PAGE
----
Scientific studies notwithstanding, there is certainly plenty of anecdotal evidence that wristbands work for some people. Marc Kraft, who runs Pacific Yachting and Sailing School in Santa Cruz, swears by them. He offers Sea Bands® as a first line of defense to all novice sailors who are unsure of their seasick susceptibility. However, it should be noted that he is very upbeat about the product and absolutely assures them it will work. The good old placebo effect?
As long as we're on the subject of 'alternative' approaches to seasickness, consider Alpha MS, a combination homeopathic preparation available in some health/natural food stores. Like most homeopathic preparations, it comes in pellets which are dissolved under the tongue. There are no side effects, but I know of no well-crafted studies proving the value of the preparation. Still, there are many anecdotal accounts of its success.
A familiar old standby is ginger. Believe it or not, studies have shown it to be effective. It can be taken as a tea or in one of the commercially available bottled ginger drinks. Again, no side effects. There are many other remedies touted to work, but I advise you to check out their real benefits before wasting your time, money, or your lunch.
If all else fails, the final line of defense is medication. There are basically three categories of drugs which have anti-seasickness effects. The first and most familiar group are the antihistamines: dimenhydrinate (Dramamine®), meclizine (Bonine®, Antivert®), cyclizine (Marezine®), and promethazine (Phenergan®). Actually, promethazine is in another group of drugs called phenothiazines, but it has powerful anti-histamine properties.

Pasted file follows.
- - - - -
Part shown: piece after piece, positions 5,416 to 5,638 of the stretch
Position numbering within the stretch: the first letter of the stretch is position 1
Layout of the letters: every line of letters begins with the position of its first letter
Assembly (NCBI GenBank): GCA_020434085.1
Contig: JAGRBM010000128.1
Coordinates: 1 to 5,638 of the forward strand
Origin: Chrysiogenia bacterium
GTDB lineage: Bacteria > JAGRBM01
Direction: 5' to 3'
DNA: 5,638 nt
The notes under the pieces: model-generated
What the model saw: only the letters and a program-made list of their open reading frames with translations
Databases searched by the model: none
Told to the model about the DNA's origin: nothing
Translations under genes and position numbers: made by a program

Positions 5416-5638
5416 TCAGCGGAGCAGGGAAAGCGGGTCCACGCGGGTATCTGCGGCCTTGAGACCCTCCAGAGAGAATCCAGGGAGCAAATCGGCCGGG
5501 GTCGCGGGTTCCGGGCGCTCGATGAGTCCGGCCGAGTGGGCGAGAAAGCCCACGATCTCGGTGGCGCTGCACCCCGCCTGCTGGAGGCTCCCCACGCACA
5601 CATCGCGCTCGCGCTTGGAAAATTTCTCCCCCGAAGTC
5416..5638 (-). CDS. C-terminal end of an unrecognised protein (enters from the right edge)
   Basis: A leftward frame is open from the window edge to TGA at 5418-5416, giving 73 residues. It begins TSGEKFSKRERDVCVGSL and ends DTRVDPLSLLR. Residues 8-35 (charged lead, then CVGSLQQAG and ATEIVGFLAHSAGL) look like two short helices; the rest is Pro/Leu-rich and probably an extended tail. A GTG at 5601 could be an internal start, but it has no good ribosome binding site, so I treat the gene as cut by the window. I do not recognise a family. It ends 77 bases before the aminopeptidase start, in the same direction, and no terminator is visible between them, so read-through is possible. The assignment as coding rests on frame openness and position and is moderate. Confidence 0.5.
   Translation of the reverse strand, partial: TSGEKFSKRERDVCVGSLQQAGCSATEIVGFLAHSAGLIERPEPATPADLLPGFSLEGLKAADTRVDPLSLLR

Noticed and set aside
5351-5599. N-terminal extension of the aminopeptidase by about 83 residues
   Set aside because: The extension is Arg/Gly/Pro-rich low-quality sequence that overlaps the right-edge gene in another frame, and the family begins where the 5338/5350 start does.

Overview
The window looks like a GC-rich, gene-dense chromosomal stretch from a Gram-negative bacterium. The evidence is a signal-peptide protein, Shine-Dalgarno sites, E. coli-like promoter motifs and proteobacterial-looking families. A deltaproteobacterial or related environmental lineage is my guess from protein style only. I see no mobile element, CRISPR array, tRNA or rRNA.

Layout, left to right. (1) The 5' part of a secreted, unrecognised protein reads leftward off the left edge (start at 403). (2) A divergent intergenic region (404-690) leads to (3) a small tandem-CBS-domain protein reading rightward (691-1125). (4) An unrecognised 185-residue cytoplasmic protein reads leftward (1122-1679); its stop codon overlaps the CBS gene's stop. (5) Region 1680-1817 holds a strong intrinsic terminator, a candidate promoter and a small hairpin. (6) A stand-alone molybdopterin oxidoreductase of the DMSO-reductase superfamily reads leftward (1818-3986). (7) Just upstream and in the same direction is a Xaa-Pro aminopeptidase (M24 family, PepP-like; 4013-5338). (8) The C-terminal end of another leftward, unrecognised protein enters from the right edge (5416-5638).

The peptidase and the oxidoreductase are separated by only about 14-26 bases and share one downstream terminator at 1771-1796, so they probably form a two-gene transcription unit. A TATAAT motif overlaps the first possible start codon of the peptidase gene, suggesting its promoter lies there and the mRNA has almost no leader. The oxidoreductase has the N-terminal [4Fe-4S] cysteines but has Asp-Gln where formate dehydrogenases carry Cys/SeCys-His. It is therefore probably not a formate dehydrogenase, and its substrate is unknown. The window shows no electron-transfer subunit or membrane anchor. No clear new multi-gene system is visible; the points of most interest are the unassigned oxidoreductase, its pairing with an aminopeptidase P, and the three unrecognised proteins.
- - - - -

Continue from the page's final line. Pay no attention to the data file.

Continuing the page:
The second group, anti-cholinergics, includes the well-known drug scopolamine (the active ingredient in the TransdermScop® patch). The third group includes what are called sympathornimetics such as dextroamphetamine (Dexedrine®) and ephedrine. Let’s talk a little about each of these groups.
antihistamines are mostly sold over the counter, without a prescription. For many, these drugs work fine, but side effects are common. The most bothersome is drowsiness. Last year, before our annual training cruise aboard the USTS Golden Bear (the California Maritime Academy's training ship), I offered cadets and crew Marezine®. That's our standard preventive medication and we are quite familiar with its effects. Those who chose to take it started about 12 hours before our intended departure time.
However, at the last minute, we had to delay our departure by 24 hours. We advised that everyone who had started taking the medication simply to continue with it until we left. By the time we finally did leave, many had been taking the Marezine® for over 36 hours. And a most interesting observation was made. The medication worked as expected; but far fewer people reported side effects.
Did the 36 hours give time for some sort of habituation process to occur? I don't know for sure, but certainly there was less drowsiness, Iess dry mouth, less blurred vision. So, for those of you who are troubled by the side effects of antihistamines, try starting the medication earlier.